Radiation detectors in nuclear medicine.

Department of Radiology, School of Medicine, State University of New York, Stony Brook 11794-8420, USA.
Radiographics (Impact Factor: 2.73). 01/1999; 19(2):481-502.
Source: PubMed

ABSTRACT Single-photon-emitting or positron-emitting radionuclides employed in nuclear medicine are detected by using sophisticated imaging devices, whereas simpler detection devices are used to quantify activity for the following applications: measuring doses of radiopharmaceuticals, performing radiotracer bioassays, and monitoring and controlling radiation risk in the clinical environment. Detectors are categorized in terms of function, the physical state of the transducer, or the mode of operation. The performance of a detector is described by the parameters efficiency, energy resolution and discrimination, and dead time. A detector may be used to detect single events (pulse mode) or to measure the rate of energy deposition (current mode). Some detectors are operated as simple counting systems by using a single-channel pulse height analyzer to discriminate against background or other extraneous events. Other detectors are operated as spectrometers and use a multichannel analyzer to form an energy spectrum. The types of detectors encountered in nuclear medicine are gas-filled detectors, scintillation detectors, and semiconductor detectors. The ionization detector, Geiger-Müller detector, extremity and area monitor, dose calibrator, well counter, thyroid uptake probe, Anger scintillation camera, positron emission tomographic scanner, solid-state personnel dosimeter, and intraoperative probe are examples of detectors used in clinical nuclear medicine practice.

  • Source
  • Source
    [Show abstract] [Hide abstract]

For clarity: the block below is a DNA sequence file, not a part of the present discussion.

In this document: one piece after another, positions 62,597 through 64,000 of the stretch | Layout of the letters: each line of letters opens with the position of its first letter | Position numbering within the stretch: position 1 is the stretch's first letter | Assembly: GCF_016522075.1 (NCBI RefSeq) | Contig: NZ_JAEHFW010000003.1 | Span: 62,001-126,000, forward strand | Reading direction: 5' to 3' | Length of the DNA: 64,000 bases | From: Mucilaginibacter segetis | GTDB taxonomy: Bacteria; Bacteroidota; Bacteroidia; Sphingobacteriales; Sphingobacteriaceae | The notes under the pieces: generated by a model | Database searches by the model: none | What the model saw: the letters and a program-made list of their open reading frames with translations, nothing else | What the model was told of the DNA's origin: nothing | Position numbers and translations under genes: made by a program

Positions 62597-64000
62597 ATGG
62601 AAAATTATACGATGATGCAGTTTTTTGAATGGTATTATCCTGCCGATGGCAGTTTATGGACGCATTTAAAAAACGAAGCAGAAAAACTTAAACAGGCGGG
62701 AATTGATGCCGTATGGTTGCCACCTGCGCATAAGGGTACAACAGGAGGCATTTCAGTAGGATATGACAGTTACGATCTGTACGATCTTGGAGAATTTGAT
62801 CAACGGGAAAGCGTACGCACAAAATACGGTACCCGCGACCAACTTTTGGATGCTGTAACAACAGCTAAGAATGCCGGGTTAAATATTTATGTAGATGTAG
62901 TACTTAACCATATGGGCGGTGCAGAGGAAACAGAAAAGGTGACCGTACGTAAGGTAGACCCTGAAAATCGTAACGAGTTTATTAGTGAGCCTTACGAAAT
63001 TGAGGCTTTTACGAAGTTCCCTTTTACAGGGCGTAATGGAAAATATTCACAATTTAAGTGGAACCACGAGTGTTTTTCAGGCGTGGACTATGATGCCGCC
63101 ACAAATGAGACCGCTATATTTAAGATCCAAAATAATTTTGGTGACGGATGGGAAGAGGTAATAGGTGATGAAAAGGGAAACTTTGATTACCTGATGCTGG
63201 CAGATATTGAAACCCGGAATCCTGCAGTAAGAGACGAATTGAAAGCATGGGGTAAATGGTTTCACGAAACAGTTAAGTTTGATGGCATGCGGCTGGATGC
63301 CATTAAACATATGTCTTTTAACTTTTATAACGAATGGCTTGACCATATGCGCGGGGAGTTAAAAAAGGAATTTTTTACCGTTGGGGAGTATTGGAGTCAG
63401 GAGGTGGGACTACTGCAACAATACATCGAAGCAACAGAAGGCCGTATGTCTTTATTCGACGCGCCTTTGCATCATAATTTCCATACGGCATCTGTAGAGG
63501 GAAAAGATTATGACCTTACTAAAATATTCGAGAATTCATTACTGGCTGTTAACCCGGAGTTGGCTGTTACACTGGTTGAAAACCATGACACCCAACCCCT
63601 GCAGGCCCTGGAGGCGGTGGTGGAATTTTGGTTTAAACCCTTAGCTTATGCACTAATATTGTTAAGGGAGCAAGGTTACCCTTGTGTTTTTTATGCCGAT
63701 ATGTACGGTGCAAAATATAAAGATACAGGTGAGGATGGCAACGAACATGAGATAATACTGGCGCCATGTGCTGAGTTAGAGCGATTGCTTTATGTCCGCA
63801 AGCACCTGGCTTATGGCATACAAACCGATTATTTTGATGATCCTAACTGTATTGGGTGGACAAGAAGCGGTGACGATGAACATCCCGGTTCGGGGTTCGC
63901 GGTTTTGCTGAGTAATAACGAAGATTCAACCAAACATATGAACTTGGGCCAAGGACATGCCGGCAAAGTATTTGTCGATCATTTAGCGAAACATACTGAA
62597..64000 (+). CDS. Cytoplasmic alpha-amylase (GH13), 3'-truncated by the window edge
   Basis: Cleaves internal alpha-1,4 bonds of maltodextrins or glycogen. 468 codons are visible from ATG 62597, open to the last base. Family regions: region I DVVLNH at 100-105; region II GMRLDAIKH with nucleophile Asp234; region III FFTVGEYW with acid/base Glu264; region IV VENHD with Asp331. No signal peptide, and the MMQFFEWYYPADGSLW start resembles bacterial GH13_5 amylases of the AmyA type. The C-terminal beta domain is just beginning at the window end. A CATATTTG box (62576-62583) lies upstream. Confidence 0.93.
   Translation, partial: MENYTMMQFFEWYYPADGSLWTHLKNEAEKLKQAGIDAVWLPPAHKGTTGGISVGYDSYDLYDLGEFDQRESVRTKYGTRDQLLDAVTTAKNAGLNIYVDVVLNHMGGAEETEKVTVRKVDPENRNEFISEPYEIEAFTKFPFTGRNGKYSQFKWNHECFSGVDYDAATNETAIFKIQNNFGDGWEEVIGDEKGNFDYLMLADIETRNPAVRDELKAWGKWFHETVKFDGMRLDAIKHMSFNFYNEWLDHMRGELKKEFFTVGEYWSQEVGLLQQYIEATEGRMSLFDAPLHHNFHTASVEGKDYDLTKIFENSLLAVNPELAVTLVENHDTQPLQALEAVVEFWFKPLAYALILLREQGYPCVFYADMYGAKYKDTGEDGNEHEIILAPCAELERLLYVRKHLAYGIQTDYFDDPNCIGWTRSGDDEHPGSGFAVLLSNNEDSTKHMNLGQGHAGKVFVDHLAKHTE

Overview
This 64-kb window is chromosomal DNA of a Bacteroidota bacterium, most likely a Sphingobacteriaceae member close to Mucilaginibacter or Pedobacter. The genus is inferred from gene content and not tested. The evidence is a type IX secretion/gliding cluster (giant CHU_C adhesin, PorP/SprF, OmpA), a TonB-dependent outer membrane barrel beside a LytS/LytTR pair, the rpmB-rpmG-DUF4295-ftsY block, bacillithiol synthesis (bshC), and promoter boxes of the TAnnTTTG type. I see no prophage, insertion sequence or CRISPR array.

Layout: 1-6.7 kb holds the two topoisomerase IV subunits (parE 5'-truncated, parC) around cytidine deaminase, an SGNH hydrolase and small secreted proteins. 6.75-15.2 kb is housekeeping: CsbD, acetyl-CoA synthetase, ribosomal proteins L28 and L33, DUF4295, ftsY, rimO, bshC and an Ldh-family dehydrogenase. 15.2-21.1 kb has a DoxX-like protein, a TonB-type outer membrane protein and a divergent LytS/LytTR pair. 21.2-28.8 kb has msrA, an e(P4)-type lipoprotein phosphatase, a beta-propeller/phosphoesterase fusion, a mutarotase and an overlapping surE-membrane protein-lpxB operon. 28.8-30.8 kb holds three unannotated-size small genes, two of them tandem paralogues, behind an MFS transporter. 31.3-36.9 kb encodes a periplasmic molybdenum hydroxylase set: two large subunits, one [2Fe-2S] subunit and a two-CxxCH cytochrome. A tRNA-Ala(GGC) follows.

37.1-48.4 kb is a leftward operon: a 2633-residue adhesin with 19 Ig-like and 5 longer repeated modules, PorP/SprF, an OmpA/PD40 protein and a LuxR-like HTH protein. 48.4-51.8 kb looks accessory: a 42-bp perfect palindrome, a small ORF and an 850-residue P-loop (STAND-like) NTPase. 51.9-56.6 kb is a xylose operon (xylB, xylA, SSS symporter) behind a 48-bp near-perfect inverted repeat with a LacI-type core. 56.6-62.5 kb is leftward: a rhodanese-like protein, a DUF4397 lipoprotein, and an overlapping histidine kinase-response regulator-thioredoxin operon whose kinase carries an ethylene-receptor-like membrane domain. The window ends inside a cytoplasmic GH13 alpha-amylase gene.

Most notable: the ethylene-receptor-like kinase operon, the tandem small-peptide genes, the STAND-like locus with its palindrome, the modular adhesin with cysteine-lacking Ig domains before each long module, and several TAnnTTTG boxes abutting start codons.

ABSTRACT: OBJECTIVE: With the dizzying changes in the rapidly evolving profession of radiology, the structure of resident education in the associated sciences of imaging, physics, radiobiology, and radiation effects must be reevaluated continually. What roles do these basic radiologic sciences play in bolstering the neophyte radiologist on a career of patient care? How should we define the spectrum of material that should be learned? How should that spectrum be taught? Who decides these things? With the impending changes in the radiology board certification process, questions have been raised as to how these changes will affect education in a residency program. Should the basic science curriculum be enhanced or scaled back? With the emphasis on practical applied physics, what is considered old school and what is new school material? CONCLUSION: This article describes one approach adopted by a large residency program to address these issues.
    American Journal of Roentgenology 01/2011; 196(1):152-6. · 2.74 Impact Factor
  • [Show abstract] [Hide abstract]
    ABSTRACT: The recent introduction of high-resolution molecular imaging technology is considered by many experts as a major breakthrough that will potentially lead to a revolutionary paradigm shift in health care and revolutionize clinical practice [1]. This paper explores the challenges and strengths of the current major imaging modalities, as well as the biophysics engineering their repertoire of capabilities. Advancements in the mechanical aspects of both PET and SPECT imaging will advance molecular imaging diagnostic capabilities and have a direct impact on clinical and research practice [2]. A better understanding of the strengths and limitations of functional imaging modalities in the context of their particular hardware and software mechanics will shed light onto how we can advance their diagnostic capabilities on a biological level. Herein, this paper demonstrates the fundamental biomechanical differences between PET and SPECT imaging, and how these fundamental differences translate into clinically relevant data acquisition for brain disorders.
    Journal of nuclear medicine & radiation therapy. 07/2013; 4(3).